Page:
So, I hope Kucinich stays in all the way to the Convention and gets to add planks to the Democratic platform--and maybe gets to pledge his support and delegates to the frontrunner who takes his concerns most seriously.
I think, although this should not happen before the first few primaries (the WAY TOO EARLY start of this campaign has warped everything) that we could see either Edwards or Obama agree to be the other's running mate and Kucinich supporting both IF they promised to support his Dept. of Peace and single-payer universal healthcare (neither of their healthcare programs goes as far as his). Then they could stop corporate clone Clinton from the nomination and be in great shape for the general election. But to urge that a true, grassroots progressive should drop out before the Iowa caucuses even start is ridiculous.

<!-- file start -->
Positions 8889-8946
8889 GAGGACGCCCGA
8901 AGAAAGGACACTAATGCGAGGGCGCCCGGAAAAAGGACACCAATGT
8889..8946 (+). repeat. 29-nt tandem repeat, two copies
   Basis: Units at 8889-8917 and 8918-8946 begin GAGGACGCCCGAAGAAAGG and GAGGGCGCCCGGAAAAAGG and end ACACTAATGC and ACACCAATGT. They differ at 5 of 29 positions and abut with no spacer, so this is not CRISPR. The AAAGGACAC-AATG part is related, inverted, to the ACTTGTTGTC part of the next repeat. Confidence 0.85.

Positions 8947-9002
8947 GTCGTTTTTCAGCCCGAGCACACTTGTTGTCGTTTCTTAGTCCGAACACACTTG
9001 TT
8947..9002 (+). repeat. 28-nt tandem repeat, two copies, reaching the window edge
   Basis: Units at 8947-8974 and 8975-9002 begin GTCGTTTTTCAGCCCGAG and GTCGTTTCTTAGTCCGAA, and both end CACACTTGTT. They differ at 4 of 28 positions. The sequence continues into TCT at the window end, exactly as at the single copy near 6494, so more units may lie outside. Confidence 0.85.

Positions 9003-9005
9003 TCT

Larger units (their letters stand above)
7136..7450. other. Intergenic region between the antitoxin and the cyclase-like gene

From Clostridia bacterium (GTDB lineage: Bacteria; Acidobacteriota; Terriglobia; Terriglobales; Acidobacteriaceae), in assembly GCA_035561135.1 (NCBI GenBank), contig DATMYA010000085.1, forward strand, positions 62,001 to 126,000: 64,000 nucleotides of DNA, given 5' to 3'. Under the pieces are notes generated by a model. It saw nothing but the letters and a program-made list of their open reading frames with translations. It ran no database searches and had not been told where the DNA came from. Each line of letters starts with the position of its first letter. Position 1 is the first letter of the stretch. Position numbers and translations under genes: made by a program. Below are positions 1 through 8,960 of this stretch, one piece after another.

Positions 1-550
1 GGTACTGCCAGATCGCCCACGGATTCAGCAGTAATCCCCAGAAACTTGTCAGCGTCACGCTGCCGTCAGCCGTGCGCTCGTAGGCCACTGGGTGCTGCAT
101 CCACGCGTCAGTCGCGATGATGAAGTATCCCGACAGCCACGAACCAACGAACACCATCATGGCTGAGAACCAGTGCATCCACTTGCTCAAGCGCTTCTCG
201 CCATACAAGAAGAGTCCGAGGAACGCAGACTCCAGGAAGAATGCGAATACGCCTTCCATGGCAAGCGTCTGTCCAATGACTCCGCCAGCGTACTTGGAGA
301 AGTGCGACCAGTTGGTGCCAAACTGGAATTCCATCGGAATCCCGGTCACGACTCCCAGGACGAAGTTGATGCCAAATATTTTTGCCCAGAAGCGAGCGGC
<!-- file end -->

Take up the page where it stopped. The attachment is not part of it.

And none of this excuses the media. In 2004 at the very first Democratic debate (because they didn't start a year early!!!), Ted Koppel walked up to several candidates and told them to drop out of the race and then proceeded as if they weren't there. The next day, REALLY early in the campaign, the embedded media left all those campaigns singled out by Koppel and that left the way clear for the candidates that the media SAID were "serious." And we know what happened in '04.
We've got to pick candidates WE want and stop letting the vested interests pick them for us!!!